We all know people who demonstrate paradoxical narcissistic behaviour: self-aggrandizing and self-absorbed, yet easily threatened and overly sensitive to feedback from others. Emotionally volatile. Extroverted and often the centre of attention. Often outwardly charming and socially facile while simultaneously insensitive to others when there is the need for true empathy and compassion.
Self-confidence is an overriding theme when one looks to determine the personality traits of top sales professionals. However, there’s self-confidence and there’s over-confidence. The key personality traits of top business-to-business salespeople (The Personality Traits of Top Salespeople « The Edge), including achievement orientation combined with a lack of self-consciousness, are considered to play a critical role in determining success. The danger lies in the mis-interpretation of these traits and consequent behaviour. The behaviour associated with over-confidence may be experienced by the client as that associated with narcissism, especially when things are not always going the way of the sales professional. Let’s investigate;
Morf and Rhodewalt (in their Psychological Inquiry article, Unraveling the Paradoxes of Narcissism: A Dynamic Self-Regulatory Processing Model) describe narcissism as a personality process in terms of motivated self-construction; in that the narcissist’s desired self is purposefully built and regulated to be played out in the social arena. They argue that underlying narcissistic self-regulation is a grandiose, yet vulnerable self-concept. This fragility drives narcissists to seek continuous external self-affirmation. Yet, because narcissists are characteristically insensitive to others, and often take an adversarial view of others, their self-construction attempts often don’t achieve the intended result. Thus, although narcissistic strategic efforts generally help maintain self-esteem and affect short-term, they negatively influence their inter-personal relationships, ultimately prevent the positive feedback that they seek and in the long run ironically undermine the self they are trying to build. Narcissists are quick to perceive (or even impose) self-esteem implications in situations that leave room for it and then engage in characteristic self-regulatory strategies to maintain self-worth.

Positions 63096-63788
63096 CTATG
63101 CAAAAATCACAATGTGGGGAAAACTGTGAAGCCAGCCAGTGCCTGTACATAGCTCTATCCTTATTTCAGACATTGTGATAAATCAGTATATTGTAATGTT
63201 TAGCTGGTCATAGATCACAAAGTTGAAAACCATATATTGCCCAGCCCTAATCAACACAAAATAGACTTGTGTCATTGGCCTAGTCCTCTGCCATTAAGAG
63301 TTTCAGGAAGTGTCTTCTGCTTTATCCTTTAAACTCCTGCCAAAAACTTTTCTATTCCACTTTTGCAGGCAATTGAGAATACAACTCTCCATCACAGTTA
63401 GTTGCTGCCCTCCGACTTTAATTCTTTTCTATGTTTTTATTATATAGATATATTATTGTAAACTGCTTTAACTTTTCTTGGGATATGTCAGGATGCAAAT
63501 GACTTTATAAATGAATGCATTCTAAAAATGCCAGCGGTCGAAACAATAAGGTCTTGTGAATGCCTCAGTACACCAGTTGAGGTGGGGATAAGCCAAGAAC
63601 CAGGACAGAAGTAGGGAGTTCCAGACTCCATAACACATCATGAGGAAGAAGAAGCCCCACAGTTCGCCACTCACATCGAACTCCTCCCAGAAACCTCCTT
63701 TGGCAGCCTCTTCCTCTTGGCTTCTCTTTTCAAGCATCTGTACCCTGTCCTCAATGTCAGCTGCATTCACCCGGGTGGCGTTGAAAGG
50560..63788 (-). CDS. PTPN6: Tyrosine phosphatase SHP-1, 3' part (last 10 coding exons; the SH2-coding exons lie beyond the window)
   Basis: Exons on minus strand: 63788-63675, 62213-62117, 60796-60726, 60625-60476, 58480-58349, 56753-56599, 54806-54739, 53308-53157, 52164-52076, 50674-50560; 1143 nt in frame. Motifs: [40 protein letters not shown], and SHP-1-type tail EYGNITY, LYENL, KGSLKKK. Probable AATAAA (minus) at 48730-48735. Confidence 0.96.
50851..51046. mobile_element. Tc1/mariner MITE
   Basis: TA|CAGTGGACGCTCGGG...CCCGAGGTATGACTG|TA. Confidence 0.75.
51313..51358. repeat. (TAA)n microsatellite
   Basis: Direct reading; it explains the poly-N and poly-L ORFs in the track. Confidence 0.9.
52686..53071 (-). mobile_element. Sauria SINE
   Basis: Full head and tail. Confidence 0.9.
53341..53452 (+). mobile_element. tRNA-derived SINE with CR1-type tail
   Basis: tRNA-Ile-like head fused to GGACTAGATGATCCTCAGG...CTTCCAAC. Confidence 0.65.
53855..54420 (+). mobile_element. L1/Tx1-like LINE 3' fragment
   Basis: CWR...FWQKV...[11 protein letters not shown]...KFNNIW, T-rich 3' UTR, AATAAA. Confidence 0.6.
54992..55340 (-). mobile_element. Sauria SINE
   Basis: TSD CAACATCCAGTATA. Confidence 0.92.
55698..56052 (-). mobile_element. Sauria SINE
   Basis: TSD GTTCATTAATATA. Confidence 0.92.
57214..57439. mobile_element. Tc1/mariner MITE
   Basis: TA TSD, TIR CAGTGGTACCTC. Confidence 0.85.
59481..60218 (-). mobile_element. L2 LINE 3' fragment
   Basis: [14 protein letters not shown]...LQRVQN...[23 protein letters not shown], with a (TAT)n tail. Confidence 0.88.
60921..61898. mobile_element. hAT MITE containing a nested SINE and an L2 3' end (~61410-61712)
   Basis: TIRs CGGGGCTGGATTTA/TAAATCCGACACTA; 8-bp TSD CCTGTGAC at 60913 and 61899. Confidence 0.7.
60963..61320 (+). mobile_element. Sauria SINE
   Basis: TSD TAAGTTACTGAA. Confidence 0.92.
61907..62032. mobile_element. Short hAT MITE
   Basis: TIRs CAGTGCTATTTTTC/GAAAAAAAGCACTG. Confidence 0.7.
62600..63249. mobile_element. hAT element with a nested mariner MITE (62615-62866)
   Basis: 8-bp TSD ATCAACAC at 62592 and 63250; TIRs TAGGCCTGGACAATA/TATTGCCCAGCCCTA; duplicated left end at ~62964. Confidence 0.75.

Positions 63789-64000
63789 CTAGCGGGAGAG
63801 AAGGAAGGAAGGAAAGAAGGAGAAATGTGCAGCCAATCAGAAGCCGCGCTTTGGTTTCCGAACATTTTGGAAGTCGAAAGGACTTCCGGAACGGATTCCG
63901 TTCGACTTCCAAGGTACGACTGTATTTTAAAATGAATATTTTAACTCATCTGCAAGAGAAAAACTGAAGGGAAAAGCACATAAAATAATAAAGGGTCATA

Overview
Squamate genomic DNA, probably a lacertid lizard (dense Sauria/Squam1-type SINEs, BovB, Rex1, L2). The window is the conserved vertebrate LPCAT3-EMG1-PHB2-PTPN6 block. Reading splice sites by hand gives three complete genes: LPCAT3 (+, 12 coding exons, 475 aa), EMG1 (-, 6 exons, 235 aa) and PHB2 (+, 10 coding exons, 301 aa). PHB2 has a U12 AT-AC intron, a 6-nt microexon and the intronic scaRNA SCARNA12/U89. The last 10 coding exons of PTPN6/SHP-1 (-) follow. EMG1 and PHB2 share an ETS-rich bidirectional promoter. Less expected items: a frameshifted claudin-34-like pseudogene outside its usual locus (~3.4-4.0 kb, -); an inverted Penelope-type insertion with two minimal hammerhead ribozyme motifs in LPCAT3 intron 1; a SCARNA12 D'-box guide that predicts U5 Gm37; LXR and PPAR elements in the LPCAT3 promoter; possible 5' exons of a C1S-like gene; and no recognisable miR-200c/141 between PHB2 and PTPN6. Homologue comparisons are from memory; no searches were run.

More formally, narcissism is defined by the Diagnostic and Statistical Manual of Mental Disorders (4th ed. [DSM–IV]; American Psychiatric Association, 1994) as a pervasive pattern of grandiosity, self-focus, and self-importance. According to the DSM–IV, narcissists are preoccupied with dreams of success, power, beauty, and brilliance. They live on an interpersonal stage with exhibitionist behaviour and demands for attention and admiration but respond to threats to self-esteem with feelings of rage, defiance, shame, and humiliation. In addition, they display a sense of entitlement and the expectation of special treatment. They are unwilling to reciprocate the favours of others and are un-empathetic and interpersonally exploitative. In addition, they have relationships that oscillate between idealization and devaluation.
Morf and Rhodewaly suggest that ultimately, the grandiose self is an impossible goal, as narcissists encounter the reality of failures and social dis-confirmations from others who do not always share narcissists’ high opinion of themselves, appreciate their lack of tact or empathy, their feelings of entitlement and their exploitative, manipulative and arrogant behaviours. In addition, even when narcissists manage to orchestrate confirmations, this often occurs by their heavy-handed coercion of others to bring about the desired responses, or by distortions of those responses that are not adequately self-aggrandizing.
This may be the ultimate “narcissistic paradox”: as they yearn and reach for self-affirmation, they destroy the very relationships on which they are dependent.